Liturgical re-enactments and the Reformation
Oxford University Press
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Trocmé-Latter, D. (2017). Liturgical re-enactments and the Reformation. Early Music, 44 (4), 665-672. https://doi.org/10.1093/em/cax109
Half a century after Luther compiled his 95 Theses it is worth reminding ourselves of the significance of music in the widespread liturgical reforms of the 16th century. Naturally, there was little initial consensus on what was acceptable in church: in some places, choirs and organs fell silent; in others, polyphony thrived. In certain reformed liturgies, not even the congregation sang (although they participated in other ways). Yet the series of events that collectively became known as the Protestant Reformation had a profound effect on music—choral and instrumental—both during the 16th century and in the decades and centuries to follow. The year 2017, therefore, seems an appropriate time to reflect on how we, as musicologists and performers, have experienced and continue to experience the Reformation.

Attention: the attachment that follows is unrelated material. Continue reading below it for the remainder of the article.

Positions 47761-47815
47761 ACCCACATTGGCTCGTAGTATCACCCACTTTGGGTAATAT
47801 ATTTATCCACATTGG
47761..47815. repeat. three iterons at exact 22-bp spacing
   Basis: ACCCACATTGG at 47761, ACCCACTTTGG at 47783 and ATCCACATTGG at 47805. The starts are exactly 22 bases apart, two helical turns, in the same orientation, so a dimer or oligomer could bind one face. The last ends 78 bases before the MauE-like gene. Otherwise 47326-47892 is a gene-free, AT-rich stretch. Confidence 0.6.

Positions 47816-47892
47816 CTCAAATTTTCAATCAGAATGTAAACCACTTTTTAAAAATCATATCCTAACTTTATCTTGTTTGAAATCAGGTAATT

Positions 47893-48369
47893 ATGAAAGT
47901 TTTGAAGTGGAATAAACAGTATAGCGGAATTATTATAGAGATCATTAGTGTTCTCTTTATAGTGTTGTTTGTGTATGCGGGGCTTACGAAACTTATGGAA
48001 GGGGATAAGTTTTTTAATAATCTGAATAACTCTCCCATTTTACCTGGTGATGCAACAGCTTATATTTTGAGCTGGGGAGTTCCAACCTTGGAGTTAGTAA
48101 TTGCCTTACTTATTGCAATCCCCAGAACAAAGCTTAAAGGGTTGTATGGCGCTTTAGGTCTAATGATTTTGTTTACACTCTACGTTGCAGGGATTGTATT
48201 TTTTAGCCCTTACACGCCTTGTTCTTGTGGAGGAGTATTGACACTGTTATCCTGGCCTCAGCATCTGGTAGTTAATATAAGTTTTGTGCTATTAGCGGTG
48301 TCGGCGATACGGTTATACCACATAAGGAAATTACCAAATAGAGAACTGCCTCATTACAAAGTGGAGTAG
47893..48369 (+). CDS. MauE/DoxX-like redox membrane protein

External DOI: https://doi.org/10.1093/em/cax109
This record's URL: https://www.repository.cam.ac.uk/handle/1810/273288